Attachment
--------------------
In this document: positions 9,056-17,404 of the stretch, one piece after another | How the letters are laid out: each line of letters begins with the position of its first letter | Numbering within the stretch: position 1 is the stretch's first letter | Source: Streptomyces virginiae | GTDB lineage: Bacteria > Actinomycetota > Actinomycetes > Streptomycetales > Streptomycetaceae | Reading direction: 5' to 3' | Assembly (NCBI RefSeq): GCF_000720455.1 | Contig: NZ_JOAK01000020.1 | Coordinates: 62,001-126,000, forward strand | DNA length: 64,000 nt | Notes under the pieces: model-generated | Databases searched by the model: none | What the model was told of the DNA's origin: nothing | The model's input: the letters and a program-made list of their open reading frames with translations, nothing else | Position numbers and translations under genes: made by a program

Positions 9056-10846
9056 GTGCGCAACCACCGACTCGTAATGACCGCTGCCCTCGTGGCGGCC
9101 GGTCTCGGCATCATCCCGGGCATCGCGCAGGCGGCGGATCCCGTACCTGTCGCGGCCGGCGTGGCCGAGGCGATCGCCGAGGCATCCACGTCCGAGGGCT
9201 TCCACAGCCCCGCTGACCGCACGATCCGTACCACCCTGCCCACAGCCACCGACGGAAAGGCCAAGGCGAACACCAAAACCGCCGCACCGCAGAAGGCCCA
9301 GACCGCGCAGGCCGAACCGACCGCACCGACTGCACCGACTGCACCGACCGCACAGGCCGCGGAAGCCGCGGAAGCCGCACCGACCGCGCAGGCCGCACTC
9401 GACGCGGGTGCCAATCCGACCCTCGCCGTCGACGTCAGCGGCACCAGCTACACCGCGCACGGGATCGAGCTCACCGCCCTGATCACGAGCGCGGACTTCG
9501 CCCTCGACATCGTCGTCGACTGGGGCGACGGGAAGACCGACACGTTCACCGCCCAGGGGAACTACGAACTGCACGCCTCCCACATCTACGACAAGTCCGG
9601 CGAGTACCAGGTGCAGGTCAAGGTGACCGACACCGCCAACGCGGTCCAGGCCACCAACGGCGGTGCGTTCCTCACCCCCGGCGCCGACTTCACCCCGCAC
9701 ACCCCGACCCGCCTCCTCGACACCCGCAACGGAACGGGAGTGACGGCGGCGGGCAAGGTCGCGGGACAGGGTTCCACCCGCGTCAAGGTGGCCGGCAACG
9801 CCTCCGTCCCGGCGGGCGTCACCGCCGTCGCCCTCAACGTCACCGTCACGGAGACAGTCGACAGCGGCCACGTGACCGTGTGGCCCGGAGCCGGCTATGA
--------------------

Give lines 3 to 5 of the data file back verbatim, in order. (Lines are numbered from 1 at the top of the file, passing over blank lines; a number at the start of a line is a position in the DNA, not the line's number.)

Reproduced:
9056 GTGCGCAACCACCGACTCGTAATGACCGCTGCCCTCGTGGCGGCC
9101 GGTCTCGGCATCATCCCGGGCATCGCGCAGGCGGCGGATCCCGTACCTGTCGCGGCCGGCGTGGCCGAGGCGATCGCCGAGGCATCCACGTCCGAGGGCT
9201 TCCACAGCCCCGCTGACCGCACGATCCGTACCACCCTGCCCACAGCCACCGACGGAAAGGCCAAGGCGAACACCAAAACCGCCGCACCGCAGAAGGCCCA